Taiwanese tech company Elan Microelectronics have filed a suit against Apple that has the potential to stop the iPad dead in its tracks.
The suit filed with the U.S. International Trade Commission alleges that certain Apple products have violated their multi-touch patent.
Last April, Elan filed a related suit with the U.S. District Court in Northern California over the same patent (No. 7,274,353, if you’re interested), which it describes as “a fundamental patent to the detection of multi-fingers that allows for any subsequent multi-finger applications to be implemented.”
Here’s the clever bit: by going to the ITC as well as chasing the patent infringement suit, Elan is looking to block Apple from importing its multi-touch enabled products into the U.S.
And in case you didn’t know, that includes the iPad – which goes on sale on April 3rd – as well as the iPhone, iPod touch, MacBook and Magic Mouse.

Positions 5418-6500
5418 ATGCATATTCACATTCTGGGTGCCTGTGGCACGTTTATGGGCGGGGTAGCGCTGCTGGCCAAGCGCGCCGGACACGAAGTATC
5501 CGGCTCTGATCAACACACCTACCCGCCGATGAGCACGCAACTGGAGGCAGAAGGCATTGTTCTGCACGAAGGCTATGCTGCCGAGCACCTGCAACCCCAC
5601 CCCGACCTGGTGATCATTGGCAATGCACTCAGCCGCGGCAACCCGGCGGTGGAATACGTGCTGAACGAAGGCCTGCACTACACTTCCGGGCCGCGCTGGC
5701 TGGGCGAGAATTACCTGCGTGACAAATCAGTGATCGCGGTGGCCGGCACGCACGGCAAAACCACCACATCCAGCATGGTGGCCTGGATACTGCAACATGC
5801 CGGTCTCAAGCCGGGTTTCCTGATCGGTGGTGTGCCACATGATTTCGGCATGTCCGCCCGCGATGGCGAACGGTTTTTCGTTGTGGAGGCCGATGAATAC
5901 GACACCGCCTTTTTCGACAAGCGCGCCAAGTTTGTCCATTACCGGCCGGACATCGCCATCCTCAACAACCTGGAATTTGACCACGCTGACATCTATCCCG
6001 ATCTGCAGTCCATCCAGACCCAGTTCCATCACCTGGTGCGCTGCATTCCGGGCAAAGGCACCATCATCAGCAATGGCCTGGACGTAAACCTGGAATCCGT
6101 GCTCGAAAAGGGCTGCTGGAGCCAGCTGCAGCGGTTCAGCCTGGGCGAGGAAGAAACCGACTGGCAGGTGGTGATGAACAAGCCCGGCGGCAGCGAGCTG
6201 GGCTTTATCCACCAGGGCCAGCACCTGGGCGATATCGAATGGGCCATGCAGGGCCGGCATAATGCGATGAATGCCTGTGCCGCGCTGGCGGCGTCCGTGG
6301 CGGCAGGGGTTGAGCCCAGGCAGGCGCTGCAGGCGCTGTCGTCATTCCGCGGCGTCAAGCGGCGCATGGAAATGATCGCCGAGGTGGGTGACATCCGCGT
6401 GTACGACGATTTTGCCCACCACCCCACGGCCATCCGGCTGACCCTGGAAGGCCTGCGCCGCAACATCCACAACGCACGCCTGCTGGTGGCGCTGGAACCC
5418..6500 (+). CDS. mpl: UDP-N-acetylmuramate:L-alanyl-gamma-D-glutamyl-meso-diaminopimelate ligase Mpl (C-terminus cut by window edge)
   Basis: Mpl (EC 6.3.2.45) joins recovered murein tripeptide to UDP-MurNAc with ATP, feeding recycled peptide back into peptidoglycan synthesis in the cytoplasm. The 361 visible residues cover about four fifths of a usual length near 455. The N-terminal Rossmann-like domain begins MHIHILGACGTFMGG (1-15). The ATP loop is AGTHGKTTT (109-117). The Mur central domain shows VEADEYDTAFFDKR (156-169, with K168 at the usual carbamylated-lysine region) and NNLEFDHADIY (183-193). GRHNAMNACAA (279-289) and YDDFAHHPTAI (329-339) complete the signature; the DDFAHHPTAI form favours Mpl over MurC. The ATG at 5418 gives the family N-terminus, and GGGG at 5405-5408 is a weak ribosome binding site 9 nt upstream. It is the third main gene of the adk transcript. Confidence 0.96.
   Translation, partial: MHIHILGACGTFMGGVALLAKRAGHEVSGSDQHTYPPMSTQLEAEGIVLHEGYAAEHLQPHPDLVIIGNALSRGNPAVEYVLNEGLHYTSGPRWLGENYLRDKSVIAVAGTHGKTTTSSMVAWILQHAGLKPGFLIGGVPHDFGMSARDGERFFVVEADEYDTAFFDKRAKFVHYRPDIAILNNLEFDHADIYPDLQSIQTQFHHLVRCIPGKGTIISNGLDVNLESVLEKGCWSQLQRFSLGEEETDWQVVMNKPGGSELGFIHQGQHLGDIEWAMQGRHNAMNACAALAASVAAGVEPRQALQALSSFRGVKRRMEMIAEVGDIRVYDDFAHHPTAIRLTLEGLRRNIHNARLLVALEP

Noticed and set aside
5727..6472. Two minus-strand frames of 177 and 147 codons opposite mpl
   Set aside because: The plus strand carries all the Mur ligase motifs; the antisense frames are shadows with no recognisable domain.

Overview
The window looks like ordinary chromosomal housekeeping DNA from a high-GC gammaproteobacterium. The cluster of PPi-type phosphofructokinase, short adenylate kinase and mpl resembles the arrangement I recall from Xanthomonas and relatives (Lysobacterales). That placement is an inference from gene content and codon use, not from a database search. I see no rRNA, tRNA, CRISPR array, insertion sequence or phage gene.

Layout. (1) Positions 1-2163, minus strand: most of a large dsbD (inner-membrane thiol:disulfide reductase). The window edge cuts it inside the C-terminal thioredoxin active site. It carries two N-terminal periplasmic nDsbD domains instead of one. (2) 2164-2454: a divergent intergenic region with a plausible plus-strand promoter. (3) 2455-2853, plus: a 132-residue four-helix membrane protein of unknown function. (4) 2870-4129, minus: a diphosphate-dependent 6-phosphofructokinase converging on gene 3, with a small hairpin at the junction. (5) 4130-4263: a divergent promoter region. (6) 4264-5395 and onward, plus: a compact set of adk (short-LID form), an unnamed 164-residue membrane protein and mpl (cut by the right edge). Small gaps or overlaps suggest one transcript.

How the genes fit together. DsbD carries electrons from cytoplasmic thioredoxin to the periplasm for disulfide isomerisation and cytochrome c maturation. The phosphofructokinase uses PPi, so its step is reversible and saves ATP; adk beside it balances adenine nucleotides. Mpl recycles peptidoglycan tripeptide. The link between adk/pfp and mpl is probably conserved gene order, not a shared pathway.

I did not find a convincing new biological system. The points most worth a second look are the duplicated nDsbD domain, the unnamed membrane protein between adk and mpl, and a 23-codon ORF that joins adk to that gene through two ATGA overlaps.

Although Apple products are as American as apple pie, they’re assembled outside of the U.S. which puts them under the jurisdiction of the ITC – and they have the power to stop disputed products being imported in America.
Isn’t it ironic
Thanks to a loophole in U.S. patent law, any ITC findings will be binding regardless of what happens with the patent lawsuit – and that’s exactly the same sneaky strategy that Apple is employing in its attempts to block HTC from importing phones which they say breach their own patents.
Although Apple fans will probably be shrugging their shoulders and assuming this one will quickly fade away like the hundreds of others in the past, it’s worth noting that Elan have what we call in Cockney London, ‘form‘.
In 2008, Elan took out a case against Synaptics touchpads over the exact same patent violation – and won.